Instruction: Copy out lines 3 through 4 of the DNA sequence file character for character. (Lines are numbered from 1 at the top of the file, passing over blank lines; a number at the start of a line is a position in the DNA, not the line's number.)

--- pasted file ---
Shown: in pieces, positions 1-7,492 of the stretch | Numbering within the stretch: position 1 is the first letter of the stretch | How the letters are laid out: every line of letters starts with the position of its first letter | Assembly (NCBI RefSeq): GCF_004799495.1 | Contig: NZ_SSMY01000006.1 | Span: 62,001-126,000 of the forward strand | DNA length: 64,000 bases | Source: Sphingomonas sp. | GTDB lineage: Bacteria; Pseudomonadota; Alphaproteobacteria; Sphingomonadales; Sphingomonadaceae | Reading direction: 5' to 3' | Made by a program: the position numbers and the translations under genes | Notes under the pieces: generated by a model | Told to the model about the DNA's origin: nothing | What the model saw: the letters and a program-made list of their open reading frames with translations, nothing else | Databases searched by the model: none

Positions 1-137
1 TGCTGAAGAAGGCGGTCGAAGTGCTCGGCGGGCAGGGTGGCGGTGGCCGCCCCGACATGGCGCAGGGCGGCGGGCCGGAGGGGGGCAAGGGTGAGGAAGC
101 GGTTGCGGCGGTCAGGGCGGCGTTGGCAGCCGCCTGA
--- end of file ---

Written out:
1 TGCTGAAGAAGGCGGTCGAAGTGCTCGGCGGGCAGGGTGGCGGTGGCCGCCCCGACATGGCGCAGGGCGGCGGGCCGGAGGGGGGCAAGGGTGAGGAAGC
101 GGTTGCGGCGGTCAGGGCGGCGTTGGCAGCCGCCTGA